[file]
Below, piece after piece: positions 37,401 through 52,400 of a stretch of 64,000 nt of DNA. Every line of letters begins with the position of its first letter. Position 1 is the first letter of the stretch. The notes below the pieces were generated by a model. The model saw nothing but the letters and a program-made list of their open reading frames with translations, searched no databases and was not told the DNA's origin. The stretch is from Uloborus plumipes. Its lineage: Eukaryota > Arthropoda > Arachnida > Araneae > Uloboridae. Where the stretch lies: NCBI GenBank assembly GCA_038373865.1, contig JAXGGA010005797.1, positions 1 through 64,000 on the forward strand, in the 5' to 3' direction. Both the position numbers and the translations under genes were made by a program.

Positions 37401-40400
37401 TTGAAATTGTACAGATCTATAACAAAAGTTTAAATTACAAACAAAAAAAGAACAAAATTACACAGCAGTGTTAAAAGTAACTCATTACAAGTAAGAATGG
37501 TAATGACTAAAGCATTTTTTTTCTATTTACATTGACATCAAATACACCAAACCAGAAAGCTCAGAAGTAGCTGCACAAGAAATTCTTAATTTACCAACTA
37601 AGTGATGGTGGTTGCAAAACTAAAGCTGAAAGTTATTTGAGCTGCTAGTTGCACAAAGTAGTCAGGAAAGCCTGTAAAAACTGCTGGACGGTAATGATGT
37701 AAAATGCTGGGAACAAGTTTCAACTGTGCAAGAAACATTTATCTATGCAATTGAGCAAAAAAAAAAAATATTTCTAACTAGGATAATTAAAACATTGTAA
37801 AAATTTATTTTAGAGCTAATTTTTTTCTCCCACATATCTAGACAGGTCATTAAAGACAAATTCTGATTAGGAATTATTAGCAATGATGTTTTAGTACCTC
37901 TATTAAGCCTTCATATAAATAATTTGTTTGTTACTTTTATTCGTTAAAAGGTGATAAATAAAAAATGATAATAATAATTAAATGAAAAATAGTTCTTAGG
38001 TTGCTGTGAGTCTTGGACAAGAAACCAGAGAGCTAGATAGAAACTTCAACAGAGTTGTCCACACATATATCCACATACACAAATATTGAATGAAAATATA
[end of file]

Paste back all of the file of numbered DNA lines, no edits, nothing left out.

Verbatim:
Below, piece after piece: positions 37,401 through 52,400 of a stretch of 64,000 nt of DNA. Every line of letters begins with the position of its first letter. Position 1 is the first letter of the stretch. The notes below the pieces were generated by a model. The model saw nothing but the letters and a program-made list of their open reading frames with translations, searched no databases and was not told the DNA's origin. The stretch is from Uloborus plumipes. Its lineage: Eukaryota > Arthropoda > Arachnida > Araneae > Uloboridae. Where the stretch lies: NCBI GenBank assembly GCA_038373865.1, contig JAXGGA010005797.1, positions 1 through 64,000 on the forward strand, in the 5' to 3' direction. Both the position numbers and the translations under genes were made by a program.

Positions 37401-40400
37401 TTGAAATTGTACAGATCTATAACAAAAGTTTAAATTACAAACAAAAAAAGAACAAAATTACACAGCAGTGTTAAAAGTAACTCATTACAAGTAAGAATGG
37501 TAATGACTAAAGCATTTTTTTTCTATTTACATTGACATCAAATACACCAAACCAGAAAGCTCAGAAGTAGCTGCACAAGAAATTCTTAATTTACCAACTA
37601 AGTGATGGTGGTTGCAAAACTAAAGCTGAAAGTTATTTGAGCTGCTAGTTGCACAAAGTAGTCAGGAAAGCCTGTAAAAACTGCTGGACGGTAATGATGT
37701 AAAATGCTGGGAACAAGTTTCAACTGTGCAAGAAACATTTATCTATGCAATTGAGCAAAAAAAAAAAATATTTCTAACTAGGATAATTAAAACATTGTAA
37801 AAATTTATTTTAGAGCTAATTTTTTTCTCCCACATATCTAGACAGGTCATTAAAGACAAATTCTGATTAGGAATTATTAGCAATGATGTTTTAGTACCTC
37901 TATTAAGCCTTCATATAAATAATTTGTTTGTTACTTTTATTCGTTAAAAGGTGATAAATAAAAAATGATAATAATAATTAAATGAAAAATAGTTCTTAGG
38001 TTGCTGTGAGTCTTGGACAAGAAACCAGAGAGCTAGATAGAAACTTCAACAGAGTTGTCCACACATATATCCACATACACAAATATTGAATGAAAATATA